Rosoff notes that in 1996, Congress passed the Health Insurance Portability and Accountability Act (HIPAA),which created new standards for electronic medical data and was designed primarily to improve the efficiency of claims-handling. Along with these cost-saving provisions came elaborate privacy protections that have taken a decade to put into operation. "The perception of many in the health care industry is that HIPAA was a big cost increaser, not a cost saver." He also suggests that many of the "administrative simplification" provisions of the law have now been implemented; therefore it may not be so easy to wring additional cost savings out of new information technology.
Grande agrees that the cost savings resulting from electronic data systems are unknown, but that information systems could lead to improved health care quality. Insurers can already use data to look for ways to improve quality. Meanwhile, physicians' offices could also take advantage of more sophisticated technology to monitor patients in order to manage illnesses more effectively. For example, Grande says, it would be helpful for a practice to know if its diabetes patients had been referred to an eye specialist in any given year.
According to Rosoff, although the health care landscape remains complex, the momentum for reform has accelerated since the days of Harry and Louise. "What I think has changed from 1993-94 is that, although employers were struggling with health care, I don't think they had thrown in the towel." Now, he says, employers have been so beaten down by rising premiums and employees who are unhappy with paying more of their own expenses that they are ready to walk away from offering health care benefits. "The employers' willingness to stand their ground in the past reinforced various other stakeholders in the health care system who didn't want to see change come. The employers were a powerful block, but [these days] that block is shaky."
Now that the plans are taking shape, Asch predicts that the candidates' next step will be to market their health care solutions as the campaigns move into full throttle. He says he has been watching the way words are used to generate powerful messages attached to health care. Clinton, for example stresses "choice" and McCain has latched onto the word "freedom." In the past, he says, opponents of reform have invariably used the term "socialized" medicine to drum up voter concern about change. "It's so funny that the word has been connected to medicine in a negative way. What's wrong with socialized medicine? Nobody says, 'I drive my kids to our socialized school on our socialized roads.'"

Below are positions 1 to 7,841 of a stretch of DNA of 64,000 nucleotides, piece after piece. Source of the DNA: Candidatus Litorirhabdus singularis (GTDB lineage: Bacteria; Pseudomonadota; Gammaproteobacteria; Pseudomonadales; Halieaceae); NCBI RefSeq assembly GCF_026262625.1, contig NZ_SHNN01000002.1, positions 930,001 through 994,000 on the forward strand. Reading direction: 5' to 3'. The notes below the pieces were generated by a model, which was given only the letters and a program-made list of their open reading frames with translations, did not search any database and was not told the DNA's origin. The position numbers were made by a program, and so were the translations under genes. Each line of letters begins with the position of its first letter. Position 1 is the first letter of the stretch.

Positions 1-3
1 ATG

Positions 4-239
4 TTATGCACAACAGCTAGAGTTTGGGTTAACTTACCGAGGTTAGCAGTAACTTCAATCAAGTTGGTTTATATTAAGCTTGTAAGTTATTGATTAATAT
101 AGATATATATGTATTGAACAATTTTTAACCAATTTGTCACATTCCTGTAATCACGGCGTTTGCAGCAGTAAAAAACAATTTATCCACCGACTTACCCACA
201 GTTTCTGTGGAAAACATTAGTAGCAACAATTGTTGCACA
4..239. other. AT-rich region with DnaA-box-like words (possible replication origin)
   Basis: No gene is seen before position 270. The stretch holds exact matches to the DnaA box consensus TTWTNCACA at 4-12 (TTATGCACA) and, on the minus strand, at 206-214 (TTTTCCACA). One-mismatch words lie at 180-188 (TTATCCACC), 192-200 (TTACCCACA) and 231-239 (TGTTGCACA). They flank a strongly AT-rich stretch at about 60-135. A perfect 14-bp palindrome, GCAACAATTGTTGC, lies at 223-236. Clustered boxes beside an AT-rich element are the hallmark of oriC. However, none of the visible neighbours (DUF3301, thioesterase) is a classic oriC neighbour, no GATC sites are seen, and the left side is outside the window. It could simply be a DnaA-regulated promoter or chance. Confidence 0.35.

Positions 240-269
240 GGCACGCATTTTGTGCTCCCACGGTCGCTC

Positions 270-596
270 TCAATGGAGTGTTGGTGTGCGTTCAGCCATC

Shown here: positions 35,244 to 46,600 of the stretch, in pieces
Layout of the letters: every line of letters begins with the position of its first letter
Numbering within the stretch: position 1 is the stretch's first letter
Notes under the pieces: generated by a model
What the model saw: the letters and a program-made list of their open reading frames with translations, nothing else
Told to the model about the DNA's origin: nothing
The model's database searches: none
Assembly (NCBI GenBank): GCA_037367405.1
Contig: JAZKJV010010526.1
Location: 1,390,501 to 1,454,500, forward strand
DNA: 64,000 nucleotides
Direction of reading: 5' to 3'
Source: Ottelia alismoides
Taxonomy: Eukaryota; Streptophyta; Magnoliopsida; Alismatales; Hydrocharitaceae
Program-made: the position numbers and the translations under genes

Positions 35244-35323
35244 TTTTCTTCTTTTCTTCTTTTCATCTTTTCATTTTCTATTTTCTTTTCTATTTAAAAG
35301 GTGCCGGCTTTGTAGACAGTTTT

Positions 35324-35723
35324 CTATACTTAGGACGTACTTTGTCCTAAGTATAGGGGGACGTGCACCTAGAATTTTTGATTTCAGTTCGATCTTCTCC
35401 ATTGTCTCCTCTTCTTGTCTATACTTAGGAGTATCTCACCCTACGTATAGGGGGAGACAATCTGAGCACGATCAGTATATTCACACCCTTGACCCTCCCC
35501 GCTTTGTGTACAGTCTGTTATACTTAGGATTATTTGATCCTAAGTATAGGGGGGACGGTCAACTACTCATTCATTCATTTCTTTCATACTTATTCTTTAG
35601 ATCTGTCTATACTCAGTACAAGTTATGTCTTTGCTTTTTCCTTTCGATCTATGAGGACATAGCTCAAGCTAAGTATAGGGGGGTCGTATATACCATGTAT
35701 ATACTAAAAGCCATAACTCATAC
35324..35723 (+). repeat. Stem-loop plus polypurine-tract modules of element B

Needed Above All: Leadership Ability
Grande argues that since the candidates' plans within each party are quite similar, voters who are deeply concerned about health care should not cast their votes on the nature of a candidate's plans, but for the candidate they think has the most leadership ability to get his or her program passed. "There have been many failed attempts before. What we need more than anything for health care reform is leadership that comes from a new president."
He says Clinton appears to be consolidating support and is emphasizing her understanding and experience with health care. "On the other hand," he continues, "one could easily argue that what the country really needs to achieve health care reform is fresh, new inspiring leadership. Obama brings that to the table."
Harrington imagines a scenario in which miscalculations in the cost to mandate universal coverage may ultimately trigger deeper reform than any candidate is endorsing at this point. "The devil will, in fact, be in the details and it is quite possible a mandate will make matters worse. In conjunction with the Medicare and Medicaid funding problem, mandates could create inexorable pressure for something really radical -- for a single-payer system or more formal or informal rationing of health care through budgeting, as is done in many countries."
For the immediate future, however, the prospects for health care reform seem to be moving along a more gradual continuum. "I think it's highly likely that the changes in our health care system will be incremental," says Rosoff. "There will be a series of steps, some significant perhaps, some just tinkering. But I doubt we will see sweeping reform. I just don't think we have the political will in this country for that, at least not for now."